Want to get more scholarships but aren't confident that you have what it takes? We spoke with a scholarship expert to get the scoop on how to land more of that sweet free money for college.
After applying for federal financial aid through the FAFSA, you should have a pretty good idea on how much tuition you will still have to pay. From there, you can start seeking out scholarship opportunities to help reduce the total costs - or maybe even attend school for free. But first, you need to understand how to get a college scholarship.
Let's discuss our top tips and secrets that you can use to get more scholarships:
How do you find college scholarships you're eligible for?
There are so many types of scholarships resources out there it can be overwhelming to just sort throught them all — let alone fill out all the scholarship aplications. But it's worth the effort. The time you spend now — whether you're still a high school student or already in college — can save you a lot of money in the long run. Remember: Every scholarship dollar you earn now is a dollar plus extra interest that you don't have to pay back on a loan later.
If your GPA isn't stellar, you may have assumed that your scholarship opportunites are limited, but that's not the case. In fact, there are scholarships for students of every level of academic achievement.
Besides state- and college-sponsored scholarships, there are many private scholarships offered by non-profits, community groups, and more. Those scholarships often focus less on academic achievement and more on values or qualities that are important to the organization. Once you start looking, you'll be surprised how many scholarships you can find that are based on other characteristics such as religion, ethnicity, community service, your planned field of study, and even your hobbies.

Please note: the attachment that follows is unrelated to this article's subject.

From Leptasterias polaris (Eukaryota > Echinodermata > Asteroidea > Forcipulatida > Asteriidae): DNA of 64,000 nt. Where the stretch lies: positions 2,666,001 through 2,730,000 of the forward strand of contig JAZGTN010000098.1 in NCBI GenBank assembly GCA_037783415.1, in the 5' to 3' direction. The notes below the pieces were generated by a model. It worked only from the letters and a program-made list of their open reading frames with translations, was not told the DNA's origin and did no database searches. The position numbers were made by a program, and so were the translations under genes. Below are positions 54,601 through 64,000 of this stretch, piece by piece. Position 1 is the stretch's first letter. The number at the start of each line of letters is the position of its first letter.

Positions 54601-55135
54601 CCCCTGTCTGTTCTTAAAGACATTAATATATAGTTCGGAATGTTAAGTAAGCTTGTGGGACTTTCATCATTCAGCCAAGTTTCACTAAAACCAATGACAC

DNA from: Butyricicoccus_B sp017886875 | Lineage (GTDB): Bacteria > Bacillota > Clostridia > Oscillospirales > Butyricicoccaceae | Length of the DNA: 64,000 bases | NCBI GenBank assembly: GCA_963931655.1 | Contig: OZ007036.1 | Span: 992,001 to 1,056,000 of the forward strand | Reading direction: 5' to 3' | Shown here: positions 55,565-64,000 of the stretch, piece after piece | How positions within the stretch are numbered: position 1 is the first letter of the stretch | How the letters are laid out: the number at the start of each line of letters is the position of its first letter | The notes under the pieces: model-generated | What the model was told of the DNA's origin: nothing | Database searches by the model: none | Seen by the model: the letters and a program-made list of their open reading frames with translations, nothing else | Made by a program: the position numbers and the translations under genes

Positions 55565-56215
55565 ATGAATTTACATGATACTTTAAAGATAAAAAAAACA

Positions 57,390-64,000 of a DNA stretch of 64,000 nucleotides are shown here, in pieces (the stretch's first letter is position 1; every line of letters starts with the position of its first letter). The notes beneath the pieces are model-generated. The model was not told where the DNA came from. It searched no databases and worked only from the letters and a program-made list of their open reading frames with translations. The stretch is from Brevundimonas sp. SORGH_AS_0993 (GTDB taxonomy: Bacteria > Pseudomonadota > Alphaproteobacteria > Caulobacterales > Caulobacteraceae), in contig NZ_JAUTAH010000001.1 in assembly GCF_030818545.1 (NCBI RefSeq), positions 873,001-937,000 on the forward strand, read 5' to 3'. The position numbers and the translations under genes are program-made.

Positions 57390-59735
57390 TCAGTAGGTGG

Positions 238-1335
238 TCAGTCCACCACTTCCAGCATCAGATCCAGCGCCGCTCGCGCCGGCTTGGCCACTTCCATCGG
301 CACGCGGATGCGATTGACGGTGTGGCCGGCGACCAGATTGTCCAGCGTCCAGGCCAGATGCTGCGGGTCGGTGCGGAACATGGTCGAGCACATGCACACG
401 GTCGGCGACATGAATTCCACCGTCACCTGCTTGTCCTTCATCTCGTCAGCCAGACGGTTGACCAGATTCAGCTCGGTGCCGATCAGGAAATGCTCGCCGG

Fortunately, there are a lot of great — and free — scholarship resources out there that can help you find new scholarships you may qualify for. Nitro has a database of scholarship opportunities you can use to search for good matches based on filters like your state, field of study and more. Another option is scholarships.com, which offers a free scholarship search with several filters based on your eligibility.
With private scholarships, you'll often need a letter of recommendation and/or to write an essay in order to qualify — that's especially true for scholarships aimed at current high school students.
Top 9 secrets to secure college scholarships
As you begin your scholarship search, there are a few things you should know to give yourself the best possible edge. While every college scholarship has its own unique set of criteria, there are some common things they tend to look for. And there are things you can do as part of your research and application process to improve your odds of actually landing as many scholarships as possible.
Some of those tips to help you secure college scholarships are:
Get leadership experience
Tell your story